Regarding a domesticated animal, which is maintained by its owner, man is not yet worthy even of beginning to feel a shadow of shame when he slaughters it, since he maintained it and worried about its needs. Were the obligation to cover the blood of a slaughtered animal to apply even to a domesticated animal, the stirring of the moral stimulus would have been more than befits the Divine rod, according to the number of knocks that each action should make on the door of the closed human heart until it opens. "I sleep, but my heart wakes: hark, my beloved is knocking, saying, Open to me, my sister, my love, my dove, my undefiled" (Shir ha-Shirim 5:2)… The severe prohibition concerning blood suffices for us, as it in any case awakens the idea that shedding blood is not a moral virtue fit for man. If there were shame in the slaughter of domesticated animals, it would stir up a counter action that would accustom us to transgress the feeling of our inner morality, more than it would influence higher abstention in the end of days.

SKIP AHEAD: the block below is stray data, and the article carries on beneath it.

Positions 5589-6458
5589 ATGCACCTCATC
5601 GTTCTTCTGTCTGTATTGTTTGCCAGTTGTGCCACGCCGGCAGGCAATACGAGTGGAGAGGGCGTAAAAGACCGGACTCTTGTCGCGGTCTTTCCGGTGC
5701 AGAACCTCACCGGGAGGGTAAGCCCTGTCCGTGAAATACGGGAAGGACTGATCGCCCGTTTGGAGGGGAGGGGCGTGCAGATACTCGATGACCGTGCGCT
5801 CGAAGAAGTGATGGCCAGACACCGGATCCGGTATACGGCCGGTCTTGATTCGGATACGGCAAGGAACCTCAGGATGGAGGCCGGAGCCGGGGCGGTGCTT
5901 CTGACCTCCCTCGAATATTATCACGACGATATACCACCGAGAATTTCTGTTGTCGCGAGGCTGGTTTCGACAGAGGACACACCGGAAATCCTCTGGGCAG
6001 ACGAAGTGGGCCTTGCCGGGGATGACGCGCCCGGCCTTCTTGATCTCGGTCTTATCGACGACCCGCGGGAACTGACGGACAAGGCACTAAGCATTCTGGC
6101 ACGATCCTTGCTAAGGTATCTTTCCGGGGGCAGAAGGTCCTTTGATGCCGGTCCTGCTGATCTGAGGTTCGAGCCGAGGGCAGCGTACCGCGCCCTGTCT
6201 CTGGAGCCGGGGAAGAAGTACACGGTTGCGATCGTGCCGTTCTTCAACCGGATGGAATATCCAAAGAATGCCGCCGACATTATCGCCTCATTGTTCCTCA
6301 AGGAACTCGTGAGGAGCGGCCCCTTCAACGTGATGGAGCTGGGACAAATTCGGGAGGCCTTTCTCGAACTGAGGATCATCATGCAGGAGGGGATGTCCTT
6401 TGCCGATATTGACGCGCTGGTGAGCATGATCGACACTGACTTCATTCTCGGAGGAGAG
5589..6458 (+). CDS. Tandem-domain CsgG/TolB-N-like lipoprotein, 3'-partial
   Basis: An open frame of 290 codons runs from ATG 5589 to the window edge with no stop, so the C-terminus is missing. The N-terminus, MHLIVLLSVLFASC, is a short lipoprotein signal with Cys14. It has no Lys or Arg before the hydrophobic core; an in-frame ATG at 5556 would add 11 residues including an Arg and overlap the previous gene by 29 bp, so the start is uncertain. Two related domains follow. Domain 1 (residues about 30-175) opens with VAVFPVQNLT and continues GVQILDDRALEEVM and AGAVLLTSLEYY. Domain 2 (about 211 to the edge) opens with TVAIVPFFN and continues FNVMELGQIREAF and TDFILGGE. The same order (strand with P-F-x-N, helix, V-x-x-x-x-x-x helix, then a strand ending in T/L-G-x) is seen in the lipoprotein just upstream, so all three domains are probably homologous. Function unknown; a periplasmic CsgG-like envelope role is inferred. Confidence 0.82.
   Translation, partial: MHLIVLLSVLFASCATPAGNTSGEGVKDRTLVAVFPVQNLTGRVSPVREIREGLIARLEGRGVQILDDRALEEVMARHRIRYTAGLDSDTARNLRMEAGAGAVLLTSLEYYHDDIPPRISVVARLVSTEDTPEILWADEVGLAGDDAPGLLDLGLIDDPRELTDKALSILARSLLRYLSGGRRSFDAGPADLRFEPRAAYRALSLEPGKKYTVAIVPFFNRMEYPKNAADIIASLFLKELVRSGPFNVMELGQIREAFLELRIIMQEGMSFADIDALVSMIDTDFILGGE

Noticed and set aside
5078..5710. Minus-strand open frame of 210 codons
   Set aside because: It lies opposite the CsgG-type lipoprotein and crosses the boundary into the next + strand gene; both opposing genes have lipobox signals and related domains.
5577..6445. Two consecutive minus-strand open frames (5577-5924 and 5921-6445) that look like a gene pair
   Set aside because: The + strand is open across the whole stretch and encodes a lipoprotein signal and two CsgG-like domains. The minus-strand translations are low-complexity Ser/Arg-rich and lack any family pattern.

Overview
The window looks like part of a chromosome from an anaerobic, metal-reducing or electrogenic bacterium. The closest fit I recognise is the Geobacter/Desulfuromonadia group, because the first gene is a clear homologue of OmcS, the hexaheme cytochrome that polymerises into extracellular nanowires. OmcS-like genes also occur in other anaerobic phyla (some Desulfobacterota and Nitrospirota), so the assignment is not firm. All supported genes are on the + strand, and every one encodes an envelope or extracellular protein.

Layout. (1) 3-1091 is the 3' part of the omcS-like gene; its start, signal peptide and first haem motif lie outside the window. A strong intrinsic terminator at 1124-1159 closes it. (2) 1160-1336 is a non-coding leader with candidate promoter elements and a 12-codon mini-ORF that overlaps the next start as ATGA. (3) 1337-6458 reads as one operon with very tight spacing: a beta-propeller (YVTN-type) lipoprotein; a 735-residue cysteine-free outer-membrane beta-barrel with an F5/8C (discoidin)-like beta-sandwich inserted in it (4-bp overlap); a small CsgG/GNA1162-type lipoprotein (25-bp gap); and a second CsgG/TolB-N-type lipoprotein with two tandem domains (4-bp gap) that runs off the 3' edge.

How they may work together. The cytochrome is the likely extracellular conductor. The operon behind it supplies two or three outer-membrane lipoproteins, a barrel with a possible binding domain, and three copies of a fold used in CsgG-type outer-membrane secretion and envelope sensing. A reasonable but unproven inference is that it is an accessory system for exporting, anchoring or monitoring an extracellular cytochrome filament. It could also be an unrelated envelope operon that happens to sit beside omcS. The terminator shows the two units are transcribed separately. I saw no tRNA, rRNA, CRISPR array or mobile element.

R. Kook, with his far-sighted vision, argues that if the obligation to cover the blood of a slaughtered animal would apply not only to non-domesticated animals and birds, but also to domesticated animals, whose food and care is provided by man, the moral stimulus would exceed the appropriate measure according to the Divine plan in consideration of the current reality. Therefore, the Torah sufficed with the imposition of the prohibition concerning blood, which highlights for man that shedding blood is not a moral virtue fit for him.